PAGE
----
Today’s post has had several false starts. It’s strange, I know I want to talk about Josie, but I don’t know which direction I want to take.
I thought about taking the position of, in the words of my cousin “the racist, right-winged nut-job” but that’s not me. Yes, I’m frustrated that Roman is in the country illegally, and that he had been previously deported back to Mexico. But at the same time, I know that most Hispanics, even most illegal aliens are law-abiding (for the most part) and aren’t looking for any trouble.
I did want to mention that after my sister posted on Facebook that she was “Sad, and needs cheering up” I decided I was sad and needed cheering up too, so I made my yearly stop at the Krispy Kreme (yes, I only go there about once a year, despite it being the closest place to my house to buy food) because sweet carbohydrates make me less sad, and headed up to her house.
My sister lives about 40 miles away from me. A fair distance, but close enough that we see each other quite frequently. The thing is, that on the drive to her house, I usually see (or notice, maybe) one or two cops. Yesterday, I saw more than a dozen, all with lights flashing, most with someone pulled over. I don’t know how much it had to do with Josie, but I realized that the law enforcement community must be hurting, too. I also noticed the “racist, right-winged nut-job” coming out in me, as I was looking at the other drivers, and panicked a little bit when I saw two Hispanic men in a car together. Never mind that the car in question was a gray Datsun hatchback–about as far away from an orange Corvette as you could get and still have a vehicle.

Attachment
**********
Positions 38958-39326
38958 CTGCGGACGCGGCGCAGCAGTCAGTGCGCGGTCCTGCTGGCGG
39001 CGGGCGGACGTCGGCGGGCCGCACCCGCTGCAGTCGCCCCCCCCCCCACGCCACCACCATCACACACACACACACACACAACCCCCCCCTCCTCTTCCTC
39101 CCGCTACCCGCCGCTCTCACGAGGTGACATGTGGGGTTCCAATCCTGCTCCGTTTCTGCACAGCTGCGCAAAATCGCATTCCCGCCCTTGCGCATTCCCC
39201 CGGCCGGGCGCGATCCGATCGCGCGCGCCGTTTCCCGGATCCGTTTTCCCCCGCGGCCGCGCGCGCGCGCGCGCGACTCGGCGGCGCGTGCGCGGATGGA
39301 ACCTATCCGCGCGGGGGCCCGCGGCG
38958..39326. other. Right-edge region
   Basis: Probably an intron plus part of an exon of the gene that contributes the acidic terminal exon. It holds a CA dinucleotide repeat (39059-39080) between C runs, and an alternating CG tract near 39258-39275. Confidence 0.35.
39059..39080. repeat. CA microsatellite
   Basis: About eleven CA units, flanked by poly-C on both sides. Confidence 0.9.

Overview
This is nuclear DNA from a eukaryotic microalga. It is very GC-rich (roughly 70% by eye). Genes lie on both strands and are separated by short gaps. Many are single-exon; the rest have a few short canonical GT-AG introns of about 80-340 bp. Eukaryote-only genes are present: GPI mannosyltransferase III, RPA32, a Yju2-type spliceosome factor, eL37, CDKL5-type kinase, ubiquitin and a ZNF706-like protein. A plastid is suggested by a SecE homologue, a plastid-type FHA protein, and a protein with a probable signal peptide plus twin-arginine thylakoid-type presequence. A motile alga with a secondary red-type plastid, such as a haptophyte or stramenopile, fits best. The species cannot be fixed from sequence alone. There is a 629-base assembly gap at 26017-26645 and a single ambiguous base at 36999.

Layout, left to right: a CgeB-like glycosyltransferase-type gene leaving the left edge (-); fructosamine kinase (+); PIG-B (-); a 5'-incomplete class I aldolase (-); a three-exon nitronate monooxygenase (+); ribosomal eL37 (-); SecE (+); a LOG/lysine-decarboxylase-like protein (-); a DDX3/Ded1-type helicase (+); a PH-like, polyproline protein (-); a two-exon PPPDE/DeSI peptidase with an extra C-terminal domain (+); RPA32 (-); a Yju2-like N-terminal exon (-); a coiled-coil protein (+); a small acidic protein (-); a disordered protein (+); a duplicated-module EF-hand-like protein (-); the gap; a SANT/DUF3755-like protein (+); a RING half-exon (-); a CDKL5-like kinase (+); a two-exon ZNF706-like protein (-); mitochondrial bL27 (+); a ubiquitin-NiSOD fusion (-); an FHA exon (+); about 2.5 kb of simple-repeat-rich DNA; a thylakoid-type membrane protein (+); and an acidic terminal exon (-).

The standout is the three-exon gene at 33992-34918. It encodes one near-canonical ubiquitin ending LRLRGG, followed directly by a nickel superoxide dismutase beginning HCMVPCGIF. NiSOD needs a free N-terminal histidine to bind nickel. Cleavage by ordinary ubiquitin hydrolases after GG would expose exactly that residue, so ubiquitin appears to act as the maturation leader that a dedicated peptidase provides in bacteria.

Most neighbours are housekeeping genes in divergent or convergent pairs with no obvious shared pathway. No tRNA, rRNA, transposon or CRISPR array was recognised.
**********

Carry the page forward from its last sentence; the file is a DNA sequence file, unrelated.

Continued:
Part of me wanted to take the wildly-inappropriate humor route, and say something along the lines of “It’s not every day that a tragedy in your home develops a twist that would be considered too cheesy for a Lifetime movie.” If you don’t know what I’m talking about, check out this KSL report.
The thing is, even though I didn’t really know Josie, I know many of the supporting members of this drama (man, that sounds cold). Sgt. Kimball is my parent’s next door neighbor. I know her mother, some of her siblings (but not Ryan), her aunts and uncles and cousins. My dad has worked with Josie closely, in his capacity as an EMT, and I think what he said on Facebook sums things up nicely:
This has affected me more than any other thing I have faced as an EMT, even the death of a child. Part of it is that we were both part of the “family” of emergency services, but the fact that it was not an accident, but a deliberate taking of life of someone that I knew and worked with.
I am not a member of the family of emergency services that Dad talks about, but I think this explains why I’m feeling the way that I am. Josie was doing her job. And yes, being a cop is dangerous anywhere, even, apparently, in a county with less than 13,000 people, but her death was so unexpected.
When I was out with the dogs this morning, I was trying to remember the last time I mourned like this, and the answer I came up with was 9/11. Yes, I’ve lost friends and family members in the past decade, and have mourned the loss of public figures, including a prophet of God, but those deaths were caused by disease or accident, not a deliberate taking of life.
I spent a lot of time praying yesterday, praying for comfort for the Foxes and Greathouses. Praying for healing in the community–both in Millard County and in the law enforcement/emergency service community. I’ve come to a place where, I’m still sad, but I feel at peace. I can’t explain why things have unfolded the way they have, but I trust in a higher power that everything will be made right.
Goodbye, Deputy Greathouse-Fox. You were a hero, and an example. Your sacrifice will not be soon forgotten. Delta, and the world, was a better place because of you.
I just found your post from google. We’ve put up a remembrance where people can add memories of their own about Josie. If you had any memories or thoughts to the family to share you can at http://www.rememberingjosie.com.